Financial markets the world over are increasingly chaotic and either retreating or plunging. Our view is that there’s a gigantic market crash in our future and it’s possible that this has started now.
- Oil patch defaults will be the trigger that burns down the markets
- Defaults will ripple widely across many industries and sectors
- The banks are suddenly turning on their central bank brethren
- How to protect yourself from the coming era of wealth destruction
The financial sector may be suffering through a bad time, but the oil sector is experiencing something far worse. While overall demand for petroleum is flat or down nearly everywhere, every producer is pumping like mad either to achieve a geopolitical agenda (as with Saudi Arabia and Russia) or to simply survive.
This chart of the price of WTIC oil also sports a pretty convincing head and shoulders formation, a common warning of “lower prices dead ahead”:
It looks like the $30 mark is the area to keep a close eye on, as that represents one possible ‘neckline’ to the H&S formation drawn above. If that fails, look out below. Expect that area to be defended pretty vigorously by those institutions long oil.
I'm anticipating quite a skirmish over the $30 mark. But ultimately, I believe oil prices have further to fall. I think this because the economic news is dismal – no growth, only contraction right now and that’s going to hit demand – and also because the US has too much of the stuff to store. And because the next...
- Living Out of a Van Is the New American Dream
- Venezuela Orders Bank Notes by Planeloads
- Rip-Off By The Federal Reserve
- Paul Craig Roberts: There Is No Freedom Without Truth
- French police 'abuse' Muslims under emergency laws
- Above The Fold
- Exclusive: Iran wants euro payment for new and outstanding oil sales - source
- Will climate change move agriculture indoors? And will that be a good thing?
Article and images cross-posted from Make Resources Count. Written by Paul Hallows
The average power drill is used for just 13 minutes in its lifetime. We clearly don’t all need to own one, and they’re often too pricey for many people to buy them in the first place -- meaning a whole lot of untapped creativity and a huge amount of wasted money. And it’s not just drills which are expensively gathering dust in cupboards.
The Real Economy Lab (REL) has taken up the task of mapping the ecosystem of the next economy. Their goal is better collaboration between the stakeholders within this emerging ecosystem. In the first round, some 50 organizations completed a survey with all data flowing into the current beta-map.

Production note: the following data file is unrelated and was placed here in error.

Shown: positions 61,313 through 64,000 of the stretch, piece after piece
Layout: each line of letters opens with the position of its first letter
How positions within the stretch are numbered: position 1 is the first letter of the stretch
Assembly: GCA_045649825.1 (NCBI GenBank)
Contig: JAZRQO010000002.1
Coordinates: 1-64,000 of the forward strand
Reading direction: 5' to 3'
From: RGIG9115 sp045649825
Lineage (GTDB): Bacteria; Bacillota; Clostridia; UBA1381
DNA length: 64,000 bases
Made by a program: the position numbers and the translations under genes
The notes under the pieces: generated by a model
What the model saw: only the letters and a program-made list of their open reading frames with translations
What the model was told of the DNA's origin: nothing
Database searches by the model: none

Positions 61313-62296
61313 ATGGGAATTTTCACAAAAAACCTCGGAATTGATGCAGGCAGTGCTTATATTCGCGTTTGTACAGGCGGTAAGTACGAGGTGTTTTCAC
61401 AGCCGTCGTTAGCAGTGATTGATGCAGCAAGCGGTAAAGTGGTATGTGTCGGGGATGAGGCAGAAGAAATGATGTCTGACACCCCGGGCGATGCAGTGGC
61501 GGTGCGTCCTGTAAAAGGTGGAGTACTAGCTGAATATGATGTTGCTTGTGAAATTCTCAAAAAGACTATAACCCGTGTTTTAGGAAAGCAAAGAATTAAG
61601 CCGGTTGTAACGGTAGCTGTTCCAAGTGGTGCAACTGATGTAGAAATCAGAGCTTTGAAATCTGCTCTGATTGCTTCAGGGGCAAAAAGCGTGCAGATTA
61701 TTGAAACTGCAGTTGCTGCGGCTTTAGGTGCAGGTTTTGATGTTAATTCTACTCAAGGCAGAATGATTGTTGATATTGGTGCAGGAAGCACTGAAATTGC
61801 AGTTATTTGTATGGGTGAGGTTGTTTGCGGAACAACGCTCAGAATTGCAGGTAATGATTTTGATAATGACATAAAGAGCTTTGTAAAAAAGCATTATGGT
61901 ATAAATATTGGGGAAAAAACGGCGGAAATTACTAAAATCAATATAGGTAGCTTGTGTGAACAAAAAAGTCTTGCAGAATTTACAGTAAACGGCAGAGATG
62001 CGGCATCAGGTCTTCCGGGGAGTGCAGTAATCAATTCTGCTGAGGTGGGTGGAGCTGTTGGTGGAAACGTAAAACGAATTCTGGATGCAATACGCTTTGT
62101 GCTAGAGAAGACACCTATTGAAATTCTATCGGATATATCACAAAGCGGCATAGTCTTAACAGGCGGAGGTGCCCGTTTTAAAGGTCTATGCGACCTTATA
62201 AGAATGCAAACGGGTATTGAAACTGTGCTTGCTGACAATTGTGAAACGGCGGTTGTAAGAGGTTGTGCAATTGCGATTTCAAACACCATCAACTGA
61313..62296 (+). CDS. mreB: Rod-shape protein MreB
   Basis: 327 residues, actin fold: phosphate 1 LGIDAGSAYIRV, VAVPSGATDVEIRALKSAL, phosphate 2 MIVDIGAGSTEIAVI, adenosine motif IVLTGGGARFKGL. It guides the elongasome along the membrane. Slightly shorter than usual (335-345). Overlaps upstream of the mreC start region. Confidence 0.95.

- A Key Technical Indicator Just Rang The Bell On The Cyclical Bull Market
- 22 Signs That The Global Economic Turmoil We Have Seen So Far In 2016 Is Just The Beginning
- Schiff: Weak Jobs Report Not Weak Enough For Stocks
- As Flint Fought to Be Heard, Virginia Tech Team Sounded Alarm
- Why are Americans so angry?
- Insiders: Bernie scored in debate with Wall Street slams
- Whatever Happened To Peak Oil?
- Cover Crops, a Farming Revolution With Deep Roots in the Past
El Niño has been dropping much-needed rain this winter on a parched American West. But it's making little difference to the greater water scarcity issues the US as well as the rest of the world is increasingly facing.
Here to talk about the state of the world situation for fresh water -- arguably the single most important resource to humans on the planet, next to oxygen -- is Sandra Postel, Director of the Global Water Policy Project, author, lecturer, and former National Geographic Fellow. The punch-line to her message: as more and more demands are placed on our finite freshwater supply by human consumption and climate change, intelligent conservation is now an absolute must.
- ‘Big Short’ Guy Says China’s Banking System Is Near Implosion
- Kiev estimates loss from trade war with Moscow at $1.1bn a year
- Study: The Trans-Pacific Partnership Will Cost US a Half Million Jobs, Drag Down GDP
- Chamber of Commerce Lobbyist Tom Donohue: Clinton Will Support TPP After Election
- Steve Forbes Speaks Out on the Presidential Race, Fed Recklessness, and Gold
- Surely Hillary Clinton Knows Why Wall Street Pays Her
- The Bear Mauls The Banks—Stock Index Down 27% From 2015 High
- Indonesia's growth in 2015 slows for fifth consecutive year
- Non OPEC Oil Production To Collapse In 2016
- INDICATORS SHOW: Collapse Of The Paper Gold & Silver Market May Be Close At Hand
- Gold For A Finite World
- Pentagon unveils budget priority for next year: Countering Russia and China
- "Fukushima Class Disaster" - L.A. Gas Leak Spewing Lethal Levels Of Breathable Nuclear Material
In this week's Off The Cuff podcast, Chris and Mish Shedlock discuss: